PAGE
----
Technically, the great originality of St. Celestine’s glass is due to the use of certain glass; the whites that are used edgewise and not flat wise, as is usually the case.
On the blue background, always uniform, the paths of light are always in relief. This is the overall look of the church. Now to each window.
Window No. 1 – The Sanctuary Window
Represented in this masterpiece is the Redemption for the entire world, and in particular for the city. In this large window, rising above the chancel, there is all the history of the salvation of the world, the world symbolized at the lower par, by the city, uncountable, tumultuous, sparkling, as could be our metropolitan area, city, and suburbs. The mixture of many lines and irregularly drawn shapes enables one to see the people of different nations, different races, and even different religions swarming into “the city.” Plunged in the night of the cosmos, it comes out of the darkness to meet another light, brighter by far; that of the sun of justice and love.
As in the other stained glass, the blue light tapestry is a subtle texture, often tightly knotted, sometimes loose and rough, as in big stitched weaving. Brighter spots illuminate the blue of the night, more vigorous and beautiful lights entering near the center from silver slits. One can think of the cities, late in the evening, of homes where all gather around the lamp, even the complexities of human faces dim in the reflection of brighter lights. In this stained glass window, close to where the faithful gather their prayers and sacrifices, the lowest part has more colors and brightness and frames the tabernacle, the light as a glow in the night, rises as a desire and descends as a gift from the purple and diamond cross, which high above, embraces the whole world and transforms into a light and merciful star of clearness, what was heavy and dark. At the very top, the cross of Christ dominates all, radiating the world with purple and white light and crying with drops of blood, flowing to and for humanity.
Nave Window No. 2 Along Wellington Avenue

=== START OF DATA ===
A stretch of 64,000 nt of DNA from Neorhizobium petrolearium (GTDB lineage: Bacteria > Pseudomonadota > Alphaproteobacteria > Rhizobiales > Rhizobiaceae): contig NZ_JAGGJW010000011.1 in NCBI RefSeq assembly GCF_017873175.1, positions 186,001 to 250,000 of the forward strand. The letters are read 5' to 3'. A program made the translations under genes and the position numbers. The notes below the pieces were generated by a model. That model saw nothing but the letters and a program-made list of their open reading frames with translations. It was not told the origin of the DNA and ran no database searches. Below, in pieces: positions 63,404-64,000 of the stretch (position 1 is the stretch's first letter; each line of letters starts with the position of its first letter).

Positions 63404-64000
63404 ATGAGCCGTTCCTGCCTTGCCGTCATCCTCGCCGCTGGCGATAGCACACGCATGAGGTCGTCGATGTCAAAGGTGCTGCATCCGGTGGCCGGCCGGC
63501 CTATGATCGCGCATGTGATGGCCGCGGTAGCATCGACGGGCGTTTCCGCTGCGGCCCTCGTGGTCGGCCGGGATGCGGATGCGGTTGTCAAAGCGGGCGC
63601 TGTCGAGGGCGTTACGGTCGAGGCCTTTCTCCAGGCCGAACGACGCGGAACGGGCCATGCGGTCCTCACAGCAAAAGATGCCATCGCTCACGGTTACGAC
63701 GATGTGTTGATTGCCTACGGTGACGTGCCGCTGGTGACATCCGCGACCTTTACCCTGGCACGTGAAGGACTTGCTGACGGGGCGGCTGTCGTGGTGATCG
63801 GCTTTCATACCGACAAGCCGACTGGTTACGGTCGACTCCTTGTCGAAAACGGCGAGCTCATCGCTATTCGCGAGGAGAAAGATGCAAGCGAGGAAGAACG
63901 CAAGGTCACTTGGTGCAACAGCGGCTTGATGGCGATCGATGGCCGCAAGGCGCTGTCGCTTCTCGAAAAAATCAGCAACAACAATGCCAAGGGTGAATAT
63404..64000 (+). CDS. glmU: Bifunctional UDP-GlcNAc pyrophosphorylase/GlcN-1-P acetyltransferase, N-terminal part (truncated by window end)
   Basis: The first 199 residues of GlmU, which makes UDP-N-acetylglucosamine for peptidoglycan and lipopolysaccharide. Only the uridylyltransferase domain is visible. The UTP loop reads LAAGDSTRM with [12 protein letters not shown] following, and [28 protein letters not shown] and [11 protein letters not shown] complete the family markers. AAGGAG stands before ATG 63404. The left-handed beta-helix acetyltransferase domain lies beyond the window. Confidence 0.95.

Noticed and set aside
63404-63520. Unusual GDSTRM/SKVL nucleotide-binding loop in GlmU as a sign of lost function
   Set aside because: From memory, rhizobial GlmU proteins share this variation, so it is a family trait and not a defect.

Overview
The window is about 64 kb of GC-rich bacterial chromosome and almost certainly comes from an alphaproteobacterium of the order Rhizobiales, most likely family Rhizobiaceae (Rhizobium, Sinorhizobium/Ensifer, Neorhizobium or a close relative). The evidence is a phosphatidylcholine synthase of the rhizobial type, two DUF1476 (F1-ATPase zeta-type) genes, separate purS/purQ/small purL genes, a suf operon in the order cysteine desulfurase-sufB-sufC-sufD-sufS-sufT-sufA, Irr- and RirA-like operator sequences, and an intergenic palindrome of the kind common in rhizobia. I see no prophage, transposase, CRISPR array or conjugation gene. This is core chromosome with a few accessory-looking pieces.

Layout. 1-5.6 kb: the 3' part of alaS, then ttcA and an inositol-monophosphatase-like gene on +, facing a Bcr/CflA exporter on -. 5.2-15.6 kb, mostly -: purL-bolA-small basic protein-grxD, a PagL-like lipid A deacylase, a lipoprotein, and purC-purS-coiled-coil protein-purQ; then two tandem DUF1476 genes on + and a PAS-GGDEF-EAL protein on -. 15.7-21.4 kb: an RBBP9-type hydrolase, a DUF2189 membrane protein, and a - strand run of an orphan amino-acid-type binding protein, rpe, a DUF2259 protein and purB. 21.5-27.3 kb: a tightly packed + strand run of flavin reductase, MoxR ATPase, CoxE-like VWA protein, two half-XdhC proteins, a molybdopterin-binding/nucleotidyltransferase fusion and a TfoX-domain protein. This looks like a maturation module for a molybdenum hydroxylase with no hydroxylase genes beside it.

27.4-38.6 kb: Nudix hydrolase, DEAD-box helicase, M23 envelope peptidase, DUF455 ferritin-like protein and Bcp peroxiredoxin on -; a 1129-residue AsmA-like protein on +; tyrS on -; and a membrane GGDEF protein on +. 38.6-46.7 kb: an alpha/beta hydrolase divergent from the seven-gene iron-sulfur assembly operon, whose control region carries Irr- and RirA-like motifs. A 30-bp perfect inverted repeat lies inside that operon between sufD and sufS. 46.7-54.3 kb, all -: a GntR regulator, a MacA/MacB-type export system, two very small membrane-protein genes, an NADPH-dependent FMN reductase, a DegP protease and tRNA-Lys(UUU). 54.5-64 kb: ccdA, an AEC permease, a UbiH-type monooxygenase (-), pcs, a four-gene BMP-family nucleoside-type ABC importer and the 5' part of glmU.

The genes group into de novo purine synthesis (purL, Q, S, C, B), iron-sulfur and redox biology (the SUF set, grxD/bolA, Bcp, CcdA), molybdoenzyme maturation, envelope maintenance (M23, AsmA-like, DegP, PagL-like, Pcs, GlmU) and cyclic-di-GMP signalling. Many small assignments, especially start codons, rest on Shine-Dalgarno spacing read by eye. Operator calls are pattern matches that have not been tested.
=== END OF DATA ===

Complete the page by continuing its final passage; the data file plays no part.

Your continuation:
Lights and colors describe the road of humankind, a road very often dark, but crossed by the spirit, which springs out and sows joy wherever it goes, this being interpreted by the slits of white light in relief; blue lights and arches frame this road, for those who know how to catch sight of them in the haze of common everyday. Crosses come close to it, as they do in life, but golden lozenges offer the contrast of serene steps onside a humble Roman church with its perfect geometry. There is also offered the rest of green pastures, identified with a paradise of abundance and spring water. Dark and shadowy zones do not prevent the road of love to go on its way, its aim to reach the source of faith in the warm and red palpitations of God’s heart and his spent blood.
Nave Window No. 3 Along 76th Court
Once again people are led toward the altar where they will lay their anguish and their hopes. Welcoming in the morning’s light, this trail of spirit leads as lighting in the darkness, speaking of landscapes and cities. One can see on the left, a sort of Jerusalem with rivers, steep mountains almost insurmountable, a crowd of all races and colors going through painful trials of blood and tears, but still marching toward a royal entrance where they will be welcomed and nourished forever. This stained glass window is lighter because we go from light as we enter to the deeper meaning of spirit as we reach the altar area. The greenery of Ireland, matching the harp of the other nave window, represents Pope St. Celestine’s close affinity to that Isle in sending St. Patrick to Ireland.
Window No. 4 – The Baptistery
This window is most vibrant. The blues are lighter, more transparent, spotted with pale gold, and wavy like torrential waters. Baptism, being the sacrament of divine life, gives back to us, by washing away the stain of sin with purifying water. Water, bounds and gambols throughout the window like a game of eternal infancy. Three principal symbols stand out in gold filigree: that of the dove above which represents the Holy Spirit, hovering over the waters and giving it life; the fish to the left, the symbol of Christ (the Greek icthys); and to the right, the anchor of hope, the hope of the water of life, offered to sinners and to the thirsty.
Stations of the Cross at St. Cyprian Church
Information below taken from https://jeancharlot.org.
Way of the Cross created by Jean Charlot (May 1935 – January 1937) – Oil on canvas. Fourteen circular 3 ft wide × 3 ft high panels. The work was installed in the 1950s – JCC: ART: MU 5
Station I – Christ before Pilate
Station II – Christ receives Cross
Station III – First fall
Station IV – Christ meets Mary
Station V – Simon helps Jesus
Station VI – Veronica wipes the face
Station VII – Second fall
Station VIII – Jesus speaks to the Holy woman
Station IX – Third fall
Station X – Jesus is stripped
Station XI – Nailed to Crossed
Station XII – Crucifixion
Station XIII – Deposition
Station XIV – Burial